Histotripsy technology used in a clinical trial to treat liver tumors

By | June 4, 2021
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Multicolored wires connecting to white, round shapes shown to receive gold arrows indicating ultrasound waves.
(Illustration of histotripsy technology. Image courtesy of Medicine at Michigan Magazine.)

The University of Michigan is one of eight sites around the country that will enroll patients in a clinical trial to evaluate the safety and efficacy of a technology that uses ultrasound to treat liver tumors.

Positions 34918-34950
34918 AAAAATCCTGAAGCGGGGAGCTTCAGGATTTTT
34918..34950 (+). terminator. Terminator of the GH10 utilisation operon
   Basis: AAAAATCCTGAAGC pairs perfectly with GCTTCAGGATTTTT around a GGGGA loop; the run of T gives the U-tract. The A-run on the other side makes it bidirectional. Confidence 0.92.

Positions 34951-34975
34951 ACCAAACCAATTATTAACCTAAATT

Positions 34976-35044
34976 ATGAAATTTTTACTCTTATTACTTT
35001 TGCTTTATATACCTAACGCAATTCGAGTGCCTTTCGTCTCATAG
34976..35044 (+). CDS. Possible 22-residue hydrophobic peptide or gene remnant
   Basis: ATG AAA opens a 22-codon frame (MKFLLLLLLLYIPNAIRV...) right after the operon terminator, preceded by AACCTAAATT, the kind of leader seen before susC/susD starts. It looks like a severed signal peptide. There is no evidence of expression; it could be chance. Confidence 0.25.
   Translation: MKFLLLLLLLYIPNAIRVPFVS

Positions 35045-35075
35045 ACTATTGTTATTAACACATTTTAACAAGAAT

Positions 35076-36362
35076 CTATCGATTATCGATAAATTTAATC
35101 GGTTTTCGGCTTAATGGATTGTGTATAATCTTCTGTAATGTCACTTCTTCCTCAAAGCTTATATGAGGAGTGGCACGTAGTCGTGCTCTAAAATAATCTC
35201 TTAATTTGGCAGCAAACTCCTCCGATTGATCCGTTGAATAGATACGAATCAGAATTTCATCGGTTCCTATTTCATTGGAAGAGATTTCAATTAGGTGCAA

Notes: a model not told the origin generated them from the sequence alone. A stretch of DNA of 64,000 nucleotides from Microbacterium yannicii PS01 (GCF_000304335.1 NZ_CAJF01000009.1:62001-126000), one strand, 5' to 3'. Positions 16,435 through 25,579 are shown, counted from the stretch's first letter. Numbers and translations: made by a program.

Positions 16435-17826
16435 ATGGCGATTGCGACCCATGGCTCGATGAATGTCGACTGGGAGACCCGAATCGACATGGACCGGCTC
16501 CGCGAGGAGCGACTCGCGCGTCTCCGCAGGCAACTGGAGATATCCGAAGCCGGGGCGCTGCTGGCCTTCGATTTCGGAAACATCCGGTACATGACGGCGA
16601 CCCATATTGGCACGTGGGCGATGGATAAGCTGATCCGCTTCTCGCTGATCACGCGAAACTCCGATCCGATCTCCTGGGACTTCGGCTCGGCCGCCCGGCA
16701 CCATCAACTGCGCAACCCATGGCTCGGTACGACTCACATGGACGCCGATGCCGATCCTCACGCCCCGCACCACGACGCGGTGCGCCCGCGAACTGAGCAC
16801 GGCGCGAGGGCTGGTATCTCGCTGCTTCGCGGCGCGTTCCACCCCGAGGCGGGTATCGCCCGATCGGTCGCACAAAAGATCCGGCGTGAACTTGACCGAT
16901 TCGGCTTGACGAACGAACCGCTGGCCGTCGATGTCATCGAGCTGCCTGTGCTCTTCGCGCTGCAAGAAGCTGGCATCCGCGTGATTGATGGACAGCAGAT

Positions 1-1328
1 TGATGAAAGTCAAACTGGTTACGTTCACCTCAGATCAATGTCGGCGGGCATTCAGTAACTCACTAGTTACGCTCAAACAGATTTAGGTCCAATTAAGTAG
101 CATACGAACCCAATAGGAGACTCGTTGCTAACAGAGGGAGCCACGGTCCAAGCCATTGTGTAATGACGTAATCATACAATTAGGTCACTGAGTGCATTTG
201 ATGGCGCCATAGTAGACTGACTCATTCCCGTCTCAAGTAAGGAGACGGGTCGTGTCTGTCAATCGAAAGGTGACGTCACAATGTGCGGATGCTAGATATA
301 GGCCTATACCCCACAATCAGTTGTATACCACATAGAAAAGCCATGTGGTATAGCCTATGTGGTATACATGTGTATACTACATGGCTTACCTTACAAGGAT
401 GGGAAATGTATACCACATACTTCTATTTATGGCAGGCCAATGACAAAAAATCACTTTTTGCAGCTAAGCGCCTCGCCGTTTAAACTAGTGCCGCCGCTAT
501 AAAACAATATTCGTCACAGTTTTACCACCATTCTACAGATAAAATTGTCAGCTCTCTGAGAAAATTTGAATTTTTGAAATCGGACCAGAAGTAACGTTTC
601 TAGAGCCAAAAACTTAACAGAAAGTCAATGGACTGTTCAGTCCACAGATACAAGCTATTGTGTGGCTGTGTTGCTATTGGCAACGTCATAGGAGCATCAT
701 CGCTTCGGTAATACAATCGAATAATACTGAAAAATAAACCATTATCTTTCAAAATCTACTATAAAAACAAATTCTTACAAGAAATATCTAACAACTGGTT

The #HOPE4LIVER trial will employ the noninvasive technique to mechanically destroy primary and metastatic liver tumors.

The technology, called histotripsy, was developed by U-M researchers over more than 15 years and is being commercialized by a U-M startup company, HistoSonics, which is sponsoring the trial.

Using ultrasonic pulses is nothing new to medicine, but the process behind histotripsy is. While previous techniques use heat energy to ablate tissues, histotripsy harnesses the energy of thousands of microbubbles — called cavitation — to emulsify tissue. And it can do so with great precision, narrowly targeting the tissues of interest.

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Author: News Staff

Contact Michigan IT News staff at umit-cio-newsletter@umich.edu.